As we grow older, we also have the opportunity to grow as individuals and to develop relationships that are more “grown-up.” In Creative Aging, author Nancy Bost Millner wrote, “The task of consciously aging people is to stop projecting—to stop demanding that the weather, the children, and the universe do what they want them to do.” She also noted that the self-aware individual will come to realize that expecting another person to complete them, take care of them, and make them happy is not only unrealistic, but also unfair. (more…)
To balance one’s life is to bring all areas of life into a state of equilibrium or stability. Focusing on only one or two areas of life can work for awhile (and is sometimes necessary), but eventually life will begin to feel out of kilter and then start spinning out of control.
For example, individuals may have this experience when their careers have taken precedence at the expense of other areas of life such as relationships, leisure, or health. Hopefully, this imbalance can be recognized and corrected before important relationships disintegrate, leisure becomes a forgotten art, and health is compromised. (more…)
Even though it’s all about dollars and cents, the financial industry runs on percentages; dollar signs are few and far between. The use of percentages is an understandable, and helpful, convention when communicating financial information. After all, a headline saying “Company A’s Net Jumps by 16%” is more helpful than one that reads “Company A’s Net Jumps to $1.02 billion.” Providing percentages rather than dollars also allows investors to compare apples to apples: You can readily discern that an investment that has gained 8% during the past 10 years has been a better bet than one that has gained half as much.
Yet dealing in percentages, especially relatively small ones like inflation rates, expense ratios, and long-term annualized returns, can also distract from important information that factors into your financial plan. Those small and innocuous-looking percentage figures, when translated into dollar terms and compounded over many years, can make a huge difference between success and failure. (more…)
The word satisfaction describes a feeling of fulfillment or contentment. Its meaning is relative and often dependent on personal definitions of success as applied to specific areas of life.
The first step to evaluating your own life satisfaction is to think about what is most important to you. Be as candid as you can with yourself and try to disregard “messages” – from society, parents, partners, peers, or colleagues – that tell you what your priorities should be. This is a time to listen to your own heart. What do YOU value most and what do YOU want to achieve in each facet of life? Whatever you identify should then become the basis for establishing your life goals. (more…)
There’s a reason that investors tend to only hear about “looming” market doom or “imminent” market growth. While many news outlets have incentive to draw viewer attention with wildly bullish or bearish predictions, these sensationalized views may be a distraction to a sound investment approach. When tempted to make a radical change to your investment portfolio based on these headlines, it is important to recall some basic fundamentals to keep your plan on track.
Drown out the noise. Market movements are notoriously difficult to predict. The media outlets that scream the loudest are not always the most accurate. The fallout from attempting to time the market in response to one of these predictions can be dangerous to your portfolio. (more…)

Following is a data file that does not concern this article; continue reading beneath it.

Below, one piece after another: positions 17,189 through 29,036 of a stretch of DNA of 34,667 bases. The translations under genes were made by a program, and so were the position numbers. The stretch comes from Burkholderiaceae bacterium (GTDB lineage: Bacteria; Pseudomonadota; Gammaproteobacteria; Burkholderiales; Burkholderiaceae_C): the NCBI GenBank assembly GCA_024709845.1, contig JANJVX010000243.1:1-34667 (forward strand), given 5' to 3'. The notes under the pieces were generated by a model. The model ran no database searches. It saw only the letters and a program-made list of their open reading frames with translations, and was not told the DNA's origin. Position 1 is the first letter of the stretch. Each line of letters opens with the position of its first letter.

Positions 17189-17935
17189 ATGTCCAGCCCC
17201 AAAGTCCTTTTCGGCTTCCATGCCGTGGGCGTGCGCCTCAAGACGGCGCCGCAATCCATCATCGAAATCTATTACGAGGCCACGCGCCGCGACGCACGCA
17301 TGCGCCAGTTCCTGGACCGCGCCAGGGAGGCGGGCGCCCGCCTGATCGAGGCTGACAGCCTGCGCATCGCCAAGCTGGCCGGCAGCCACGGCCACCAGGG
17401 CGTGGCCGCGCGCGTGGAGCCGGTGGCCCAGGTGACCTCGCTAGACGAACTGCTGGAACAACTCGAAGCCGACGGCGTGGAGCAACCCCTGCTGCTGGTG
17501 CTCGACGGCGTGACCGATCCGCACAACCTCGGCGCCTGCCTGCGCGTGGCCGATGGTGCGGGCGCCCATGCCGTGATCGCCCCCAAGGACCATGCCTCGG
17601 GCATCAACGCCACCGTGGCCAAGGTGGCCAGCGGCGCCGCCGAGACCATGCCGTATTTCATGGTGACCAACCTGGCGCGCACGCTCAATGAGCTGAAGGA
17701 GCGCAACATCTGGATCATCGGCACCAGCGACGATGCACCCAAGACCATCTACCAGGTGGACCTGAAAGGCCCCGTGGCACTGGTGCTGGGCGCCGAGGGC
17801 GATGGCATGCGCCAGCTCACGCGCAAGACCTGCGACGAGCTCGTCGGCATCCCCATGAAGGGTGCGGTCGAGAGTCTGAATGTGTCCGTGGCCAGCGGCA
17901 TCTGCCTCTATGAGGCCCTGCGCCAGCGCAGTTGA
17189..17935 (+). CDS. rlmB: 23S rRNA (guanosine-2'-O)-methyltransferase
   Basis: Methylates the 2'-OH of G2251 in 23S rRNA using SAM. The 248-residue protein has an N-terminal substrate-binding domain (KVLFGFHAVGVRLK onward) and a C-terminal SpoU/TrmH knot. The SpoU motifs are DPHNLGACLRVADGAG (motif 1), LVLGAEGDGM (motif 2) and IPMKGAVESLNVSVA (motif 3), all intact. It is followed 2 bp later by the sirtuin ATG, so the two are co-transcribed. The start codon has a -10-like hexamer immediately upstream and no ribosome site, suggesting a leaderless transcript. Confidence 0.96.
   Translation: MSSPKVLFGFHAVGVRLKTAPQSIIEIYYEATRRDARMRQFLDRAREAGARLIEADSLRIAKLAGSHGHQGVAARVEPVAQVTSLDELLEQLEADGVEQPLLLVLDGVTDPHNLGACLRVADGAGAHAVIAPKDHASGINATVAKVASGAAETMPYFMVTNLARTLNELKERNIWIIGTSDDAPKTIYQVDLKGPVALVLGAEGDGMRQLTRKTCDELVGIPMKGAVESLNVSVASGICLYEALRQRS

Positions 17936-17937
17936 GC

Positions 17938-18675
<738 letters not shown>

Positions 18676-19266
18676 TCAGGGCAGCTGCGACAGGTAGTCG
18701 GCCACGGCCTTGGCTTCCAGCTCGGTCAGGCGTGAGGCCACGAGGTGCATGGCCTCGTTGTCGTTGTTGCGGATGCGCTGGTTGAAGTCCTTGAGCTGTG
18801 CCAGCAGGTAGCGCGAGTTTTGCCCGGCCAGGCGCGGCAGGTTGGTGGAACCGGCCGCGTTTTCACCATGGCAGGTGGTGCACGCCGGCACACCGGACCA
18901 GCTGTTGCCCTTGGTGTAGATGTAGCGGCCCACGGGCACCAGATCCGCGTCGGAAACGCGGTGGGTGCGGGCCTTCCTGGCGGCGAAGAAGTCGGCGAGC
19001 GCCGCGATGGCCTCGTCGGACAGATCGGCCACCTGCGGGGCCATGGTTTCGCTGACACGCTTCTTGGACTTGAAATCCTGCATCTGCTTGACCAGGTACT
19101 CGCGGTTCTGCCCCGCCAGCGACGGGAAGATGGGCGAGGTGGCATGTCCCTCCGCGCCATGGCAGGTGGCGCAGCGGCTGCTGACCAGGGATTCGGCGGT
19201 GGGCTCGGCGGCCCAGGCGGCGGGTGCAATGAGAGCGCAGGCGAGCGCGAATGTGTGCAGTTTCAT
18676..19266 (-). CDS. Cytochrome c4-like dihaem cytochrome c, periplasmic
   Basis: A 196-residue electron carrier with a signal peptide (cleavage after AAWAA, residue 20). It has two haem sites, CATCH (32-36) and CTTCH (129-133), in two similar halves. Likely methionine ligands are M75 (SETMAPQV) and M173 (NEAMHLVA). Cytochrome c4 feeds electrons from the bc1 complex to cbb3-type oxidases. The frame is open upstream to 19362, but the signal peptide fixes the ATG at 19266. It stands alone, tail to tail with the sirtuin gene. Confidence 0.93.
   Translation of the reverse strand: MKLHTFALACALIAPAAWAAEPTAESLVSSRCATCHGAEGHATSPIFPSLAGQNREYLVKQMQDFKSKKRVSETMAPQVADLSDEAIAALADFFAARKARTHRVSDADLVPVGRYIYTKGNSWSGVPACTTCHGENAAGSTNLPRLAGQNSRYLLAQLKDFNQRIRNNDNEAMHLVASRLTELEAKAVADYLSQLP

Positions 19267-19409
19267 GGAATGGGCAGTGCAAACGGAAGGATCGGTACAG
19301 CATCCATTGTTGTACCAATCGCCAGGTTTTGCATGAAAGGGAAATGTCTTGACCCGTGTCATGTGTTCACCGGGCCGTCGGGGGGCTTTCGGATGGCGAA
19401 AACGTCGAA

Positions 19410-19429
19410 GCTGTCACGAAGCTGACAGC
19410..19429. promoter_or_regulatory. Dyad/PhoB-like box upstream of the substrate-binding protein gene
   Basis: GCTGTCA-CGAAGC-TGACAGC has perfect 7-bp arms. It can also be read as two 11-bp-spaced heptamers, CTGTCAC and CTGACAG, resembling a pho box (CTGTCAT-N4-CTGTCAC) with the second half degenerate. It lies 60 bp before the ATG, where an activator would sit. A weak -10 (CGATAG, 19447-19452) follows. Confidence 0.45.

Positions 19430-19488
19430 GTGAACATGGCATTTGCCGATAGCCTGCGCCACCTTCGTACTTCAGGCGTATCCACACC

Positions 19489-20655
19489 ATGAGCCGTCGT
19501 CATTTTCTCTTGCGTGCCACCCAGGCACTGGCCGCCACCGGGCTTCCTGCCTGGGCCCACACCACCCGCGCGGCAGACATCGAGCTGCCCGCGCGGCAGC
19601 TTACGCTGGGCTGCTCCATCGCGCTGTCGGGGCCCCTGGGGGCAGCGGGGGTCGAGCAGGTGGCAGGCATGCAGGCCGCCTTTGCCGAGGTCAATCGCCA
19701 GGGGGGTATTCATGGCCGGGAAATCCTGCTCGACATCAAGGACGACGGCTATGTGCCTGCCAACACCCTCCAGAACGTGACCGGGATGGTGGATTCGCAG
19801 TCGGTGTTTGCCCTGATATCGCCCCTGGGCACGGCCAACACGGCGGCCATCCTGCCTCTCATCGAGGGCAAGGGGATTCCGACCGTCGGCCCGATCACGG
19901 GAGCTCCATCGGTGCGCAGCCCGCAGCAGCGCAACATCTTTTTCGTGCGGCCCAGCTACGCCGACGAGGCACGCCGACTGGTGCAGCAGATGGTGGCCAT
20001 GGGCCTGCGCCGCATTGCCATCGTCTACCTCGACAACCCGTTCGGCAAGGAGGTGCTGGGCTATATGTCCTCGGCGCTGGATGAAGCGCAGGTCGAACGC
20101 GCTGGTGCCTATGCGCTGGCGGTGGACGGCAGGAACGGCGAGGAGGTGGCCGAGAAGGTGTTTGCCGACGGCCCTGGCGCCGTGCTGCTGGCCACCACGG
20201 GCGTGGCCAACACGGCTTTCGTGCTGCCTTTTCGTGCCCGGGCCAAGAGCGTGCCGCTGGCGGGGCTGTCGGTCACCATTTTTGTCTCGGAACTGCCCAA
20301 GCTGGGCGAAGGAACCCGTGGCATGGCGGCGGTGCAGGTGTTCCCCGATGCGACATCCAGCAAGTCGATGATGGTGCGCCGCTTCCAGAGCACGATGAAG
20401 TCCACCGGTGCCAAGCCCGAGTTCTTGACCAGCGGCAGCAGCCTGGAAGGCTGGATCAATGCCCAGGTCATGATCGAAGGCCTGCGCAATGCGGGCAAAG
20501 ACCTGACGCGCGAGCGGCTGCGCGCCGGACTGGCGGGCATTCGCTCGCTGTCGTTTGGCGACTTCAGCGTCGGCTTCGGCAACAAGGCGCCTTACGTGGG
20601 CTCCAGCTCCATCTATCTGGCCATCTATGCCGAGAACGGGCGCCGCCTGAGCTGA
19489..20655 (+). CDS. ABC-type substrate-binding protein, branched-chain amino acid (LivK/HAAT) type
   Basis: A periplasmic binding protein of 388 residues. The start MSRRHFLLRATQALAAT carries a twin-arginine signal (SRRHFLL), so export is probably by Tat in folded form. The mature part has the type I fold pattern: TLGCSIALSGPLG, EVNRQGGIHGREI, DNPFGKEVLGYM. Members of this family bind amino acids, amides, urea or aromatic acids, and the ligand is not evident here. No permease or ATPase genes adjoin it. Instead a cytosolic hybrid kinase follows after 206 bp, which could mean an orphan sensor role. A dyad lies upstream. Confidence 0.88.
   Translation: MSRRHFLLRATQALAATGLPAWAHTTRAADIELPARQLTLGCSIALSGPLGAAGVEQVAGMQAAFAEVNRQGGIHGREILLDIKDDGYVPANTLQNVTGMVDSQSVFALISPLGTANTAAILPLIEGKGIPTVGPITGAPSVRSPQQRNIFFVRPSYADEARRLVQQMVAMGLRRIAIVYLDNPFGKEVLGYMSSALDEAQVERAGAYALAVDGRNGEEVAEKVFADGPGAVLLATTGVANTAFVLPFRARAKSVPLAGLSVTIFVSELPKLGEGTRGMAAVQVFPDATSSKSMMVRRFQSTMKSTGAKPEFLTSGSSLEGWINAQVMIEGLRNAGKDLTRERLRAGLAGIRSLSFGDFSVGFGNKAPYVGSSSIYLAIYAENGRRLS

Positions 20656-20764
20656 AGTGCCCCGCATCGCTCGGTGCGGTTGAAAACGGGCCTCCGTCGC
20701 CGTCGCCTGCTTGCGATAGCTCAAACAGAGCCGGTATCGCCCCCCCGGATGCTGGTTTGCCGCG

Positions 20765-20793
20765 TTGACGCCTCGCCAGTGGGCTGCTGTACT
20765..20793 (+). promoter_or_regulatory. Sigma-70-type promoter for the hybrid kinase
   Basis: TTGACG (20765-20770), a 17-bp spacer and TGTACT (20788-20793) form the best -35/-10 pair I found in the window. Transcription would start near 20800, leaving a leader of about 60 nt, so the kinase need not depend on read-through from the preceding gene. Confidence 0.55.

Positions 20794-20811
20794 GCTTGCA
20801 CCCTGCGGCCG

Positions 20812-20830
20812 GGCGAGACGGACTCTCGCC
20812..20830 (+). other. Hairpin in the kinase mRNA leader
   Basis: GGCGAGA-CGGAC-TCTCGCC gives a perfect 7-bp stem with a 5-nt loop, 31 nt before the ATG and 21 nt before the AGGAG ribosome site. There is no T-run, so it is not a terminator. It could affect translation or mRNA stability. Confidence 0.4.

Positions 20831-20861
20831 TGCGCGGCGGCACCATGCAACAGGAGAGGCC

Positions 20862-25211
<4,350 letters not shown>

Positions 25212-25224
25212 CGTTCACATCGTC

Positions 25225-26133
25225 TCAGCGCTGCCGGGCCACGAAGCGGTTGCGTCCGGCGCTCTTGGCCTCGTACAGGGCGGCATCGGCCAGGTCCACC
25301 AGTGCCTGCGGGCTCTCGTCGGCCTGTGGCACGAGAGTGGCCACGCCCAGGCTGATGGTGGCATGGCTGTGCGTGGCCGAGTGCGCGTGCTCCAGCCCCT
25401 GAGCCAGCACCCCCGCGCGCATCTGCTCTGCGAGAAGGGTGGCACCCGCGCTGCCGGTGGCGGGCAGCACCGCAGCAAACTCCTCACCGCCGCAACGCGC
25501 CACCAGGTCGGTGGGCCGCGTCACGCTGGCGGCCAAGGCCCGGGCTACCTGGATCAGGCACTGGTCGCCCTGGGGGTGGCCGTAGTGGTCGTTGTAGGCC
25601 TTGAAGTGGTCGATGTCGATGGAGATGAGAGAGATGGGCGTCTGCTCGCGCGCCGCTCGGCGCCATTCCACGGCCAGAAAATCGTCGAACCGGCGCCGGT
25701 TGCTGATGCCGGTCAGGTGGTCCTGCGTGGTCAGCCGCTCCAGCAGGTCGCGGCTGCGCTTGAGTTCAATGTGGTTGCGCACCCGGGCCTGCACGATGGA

In your financial life, as in all other areas of life, it is important to nurture your resilience—your ability to recover from loss, disappointment, and difficult circumstances.
From a practical perspective, financial resilience involves laying a foundation of economic protection. From an emotional perspective, financial resilience involves increasing your confidence in your ability to prepare for and deal with life transitions and financial setbacks. (more…)
What would you do if your investments lost 10% in a single day? A) Add more money to my account. B) Hold steady with what I’ve got. C) Yank my money; I wouldn’t be able to stand any more losses.
If investors buy the right investments but sell them at the wrong time because they can’t handle the price fluctuations, they may have been better off avoiding those investments in the first place. Most investors are poor judges of their own risk tolerance, feeling more risk-resilient in up markets and more risk-averse after market losses. However, focusing on an investor’s response to short-term losses inappropriately confuses risk and volatility. Understanding the difference between the two and focusing on the former is a potential way to make sure you reach your financial goals. (more…)
Do you feel “in charge” of your financial life? Or, do you feel like you are being swept along by a set of personal and financial circumstances that are beyond your control? Do you take responsibility for making your own financial decisions, or do you acquiesce to the plans and opinions of others? Does fear, denial, or complacency keep you from taking a proactive approach in your money matters?
The person who should be in charge of your financial life is YOU! The degree of power you feel you have in shaping your financial life is both objective and subjective in nature, and is determined, in part, by your sense of locus of control. (more…)
When you lay out the returns of a variety of asset classes over time it’s hard to find any meaningful patterns. The chart below shows the returns on 10 different asset classes over time and it’s quickly evident that what was the star of last year rarely shines the brightest the following year.